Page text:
Subnational leaders in Namibia launch new multisectoral committees to drive malaria elimination advocacy and resource mobilization efforts
With MEI’s support, four regions in northern Namibia have established new multisectoral leadership committees that will drive advocacy efforts to ensure malaria elimination remains a top local priority and is adequately funded. Kavango East, Kavango West, Oshikoto, and Zambezi have each created a Malaria Elimination Task Force (METF) comprised of local leaders representing government, non-governmental and faith-based organizations, private sector, academia, and local elected officials. The METFs function as subcommittees of Namibia’s established and well-connected Regional AIDS Coordinating Committees, reporting to elected authorities on the Regional Council. The METFs lead advocacy, multisectoral action, and political engagement to complement the national malaria program’s technical leadership and subnational programmatic implementation that is primarily led by Regional Health Directorates. In the next annual budget cycle, the METFs plan to advocate for integration of malaria into Regional Council operational plans and budgets – which historically have not included malaria.
The establishment of METFs is one of many exciting outcomes of a 2-year malaria budget advocacy (MBA) partnership between MEI and Namibia’s National Vector-borne Diseases Control Programme (NVDCP) that spanned from 2019 to 2021. Utilizing MEI’s Sustainability Model, the MEI-Namibia partnership expanded MEI’s MBA support from Asia Pacific to sub-Saharan Africa and sought to strengthen leadership, advocacy, and public financial management capacities of subnational malaria leaders to support sustainability and accelerate progress toward elimination.
Other resources created under the Namibia MBA initiative, in partnership with the Centre for Economic Governance and Accountability in Africa, include:
- Regional Guide to Sustainable Domestic Malaria Financing in Namibia that provides METFs with actionable guidance on current malaria budget processes and mechanisms for engagement.
- Online training series for Budget Monitoring and Expenditure Tracking, a 14-module, open-access web-based training program, designed for malaria program implementers across sub-Saharan Africa and beyond, that equips participants with practical budget management skills as well as tactics for influencing decision-makers to secure adequate resource allocations (available with French subtitles). This training series was officially launched and promoted in May 2021.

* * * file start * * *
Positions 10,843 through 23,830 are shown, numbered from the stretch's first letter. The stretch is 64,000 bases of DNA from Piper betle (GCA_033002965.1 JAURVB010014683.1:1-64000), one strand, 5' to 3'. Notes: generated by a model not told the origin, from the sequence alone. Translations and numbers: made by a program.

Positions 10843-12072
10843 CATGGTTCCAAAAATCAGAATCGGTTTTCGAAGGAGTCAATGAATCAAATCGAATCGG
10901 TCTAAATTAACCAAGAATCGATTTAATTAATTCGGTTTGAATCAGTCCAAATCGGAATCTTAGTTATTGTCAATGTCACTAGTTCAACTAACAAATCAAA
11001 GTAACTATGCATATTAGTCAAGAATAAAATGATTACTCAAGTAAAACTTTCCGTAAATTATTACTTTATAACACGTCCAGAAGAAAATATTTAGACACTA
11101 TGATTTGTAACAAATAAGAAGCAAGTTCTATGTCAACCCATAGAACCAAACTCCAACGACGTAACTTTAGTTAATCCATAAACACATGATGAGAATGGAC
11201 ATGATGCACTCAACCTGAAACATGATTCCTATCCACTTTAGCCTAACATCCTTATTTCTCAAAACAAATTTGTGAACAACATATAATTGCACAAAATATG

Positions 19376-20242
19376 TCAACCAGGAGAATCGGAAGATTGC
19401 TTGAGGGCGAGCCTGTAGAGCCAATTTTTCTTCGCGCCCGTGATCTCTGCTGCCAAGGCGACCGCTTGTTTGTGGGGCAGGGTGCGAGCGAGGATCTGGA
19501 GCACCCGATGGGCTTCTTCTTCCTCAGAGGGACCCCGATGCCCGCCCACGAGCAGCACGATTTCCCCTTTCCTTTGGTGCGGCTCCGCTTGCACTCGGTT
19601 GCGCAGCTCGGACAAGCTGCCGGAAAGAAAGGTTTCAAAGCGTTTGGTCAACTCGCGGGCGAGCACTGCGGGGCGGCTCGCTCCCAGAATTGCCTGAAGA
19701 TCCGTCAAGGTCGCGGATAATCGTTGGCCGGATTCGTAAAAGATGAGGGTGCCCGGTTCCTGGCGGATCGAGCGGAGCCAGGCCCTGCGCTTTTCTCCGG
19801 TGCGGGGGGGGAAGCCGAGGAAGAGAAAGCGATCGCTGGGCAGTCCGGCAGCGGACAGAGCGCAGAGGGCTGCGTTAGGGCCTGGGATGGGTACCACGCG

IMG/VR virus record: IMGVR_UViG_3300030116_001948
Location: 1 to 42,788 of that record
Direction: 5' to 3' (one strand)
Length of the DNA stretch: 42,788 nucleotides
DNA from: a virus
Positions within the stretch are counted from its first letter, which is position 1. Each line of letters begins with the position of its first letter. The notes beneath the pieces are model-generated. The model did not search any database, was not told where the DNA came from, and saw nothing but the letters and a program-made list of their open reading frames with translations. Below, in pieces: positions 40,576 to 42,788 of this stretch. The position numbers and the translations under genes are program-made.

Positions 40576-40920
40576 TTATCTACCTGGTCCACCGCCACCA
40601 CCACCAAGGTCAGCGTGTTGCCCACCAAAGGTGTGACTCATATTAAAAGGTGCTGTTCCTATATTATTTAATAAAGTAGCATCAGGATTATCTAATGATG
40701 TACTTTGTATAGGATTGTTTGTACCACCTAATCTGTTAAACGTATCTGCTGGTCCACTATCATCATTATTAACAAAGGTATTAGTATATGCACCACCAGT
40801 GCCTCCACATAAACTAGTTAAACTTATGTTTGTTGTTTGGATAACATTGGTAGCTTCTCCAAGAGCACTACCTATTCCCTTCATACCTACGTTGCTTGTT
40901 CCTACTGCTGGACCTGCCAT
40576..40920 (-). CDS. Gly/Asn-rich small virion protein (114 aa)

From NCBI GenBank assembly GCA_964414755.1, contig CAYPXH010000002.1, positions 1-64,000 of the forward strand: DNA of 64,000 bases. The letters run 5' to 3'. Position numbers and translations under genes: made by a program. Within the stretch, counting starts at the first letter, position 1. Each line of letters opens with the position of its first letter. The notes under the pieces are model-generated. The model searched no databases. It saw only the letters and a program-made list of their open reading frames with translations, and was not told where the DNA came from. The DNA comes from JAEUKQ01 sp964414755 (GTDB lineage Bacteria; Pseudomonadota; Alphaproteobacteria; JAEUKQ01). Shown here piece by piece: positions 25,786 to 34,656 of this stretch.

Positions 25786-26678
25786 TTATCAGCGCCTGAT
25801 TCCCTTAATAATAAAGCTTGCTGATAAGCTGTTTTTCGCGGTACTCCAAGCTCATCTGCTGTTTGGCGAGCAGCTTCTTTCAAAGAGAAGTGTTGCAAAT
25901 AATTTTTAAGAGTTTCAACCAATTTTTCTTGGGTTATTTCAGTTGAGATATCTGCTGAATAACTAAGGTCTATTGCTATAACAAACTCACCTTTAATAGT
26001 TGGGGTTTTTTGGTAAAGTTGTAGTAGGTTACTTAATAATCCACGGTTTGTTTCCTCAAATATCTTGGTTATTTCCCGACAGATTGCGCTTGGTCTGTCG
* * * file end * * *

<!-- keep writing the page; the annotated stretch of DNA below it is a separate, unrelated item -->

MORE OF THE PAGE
Namibia’s regional leaders reflected on the value and impact of MEI’s support in broadening coalitions of subnational malaria advocates and strengthening their capacities to engage in the budget process:
“I have seen a big impact on stakeholder engagement since MBA started. Regional Health Directorates [are] reaching decentralized stakeholders and leaders in the constituencies, and they are now more open to malaria messages… The budgeting aspect has been very informative and helpful for me as a professional in public health. The prioritization process of needs [and how to influence] the budget process has been insightful. Even just to understand that advocacy is such a diverse field… We had many eye-opening moments as a team.” - Advocacy focal point, Oshikoto region
Although MEI’s support has concluded, the design of the partnership was built to ensure continuity. The METFs were intentionally institutionalized within an existing political platform and will convene on a quarterly basis without external financial or technical support. These nascent platforms have also been connected to other malaria elimination advocates in southern Africa: The METF leaders are networked to peers who lead Zambia’s provincial End Malaria Councils, colleagues at ALMA, the Isdell:Flowers Cross Border Malaria Initiative’s Faith Leader Advocacy for Malaria Elimination (FLAME) initiative, and the SADC Elimination 8’s multi-country advocacy and resource mobilization team who will lead implementation of a new Global Fund award.
Namibia is aiming to achieve malaria elimination by 2022. However, recent increases in malaria incidence and simultaneous decreases in external financing present dual threats to Namibia’s ability to achieve and sustain elimination and underscore the importance of efforts to strengthen sustainability of the malaria response.
The MEI’s MBA support built upon MEI’s strong partnership with Namibia’s NVDCP that has provided technical assistance and operational research support. Other recent MEI-Namibia partnership initiatives included research on malaria risk factors in high-risk populations, as well as evidence on community acceptance of reactive focal mass drug administration and reactive focal vector control using IRS.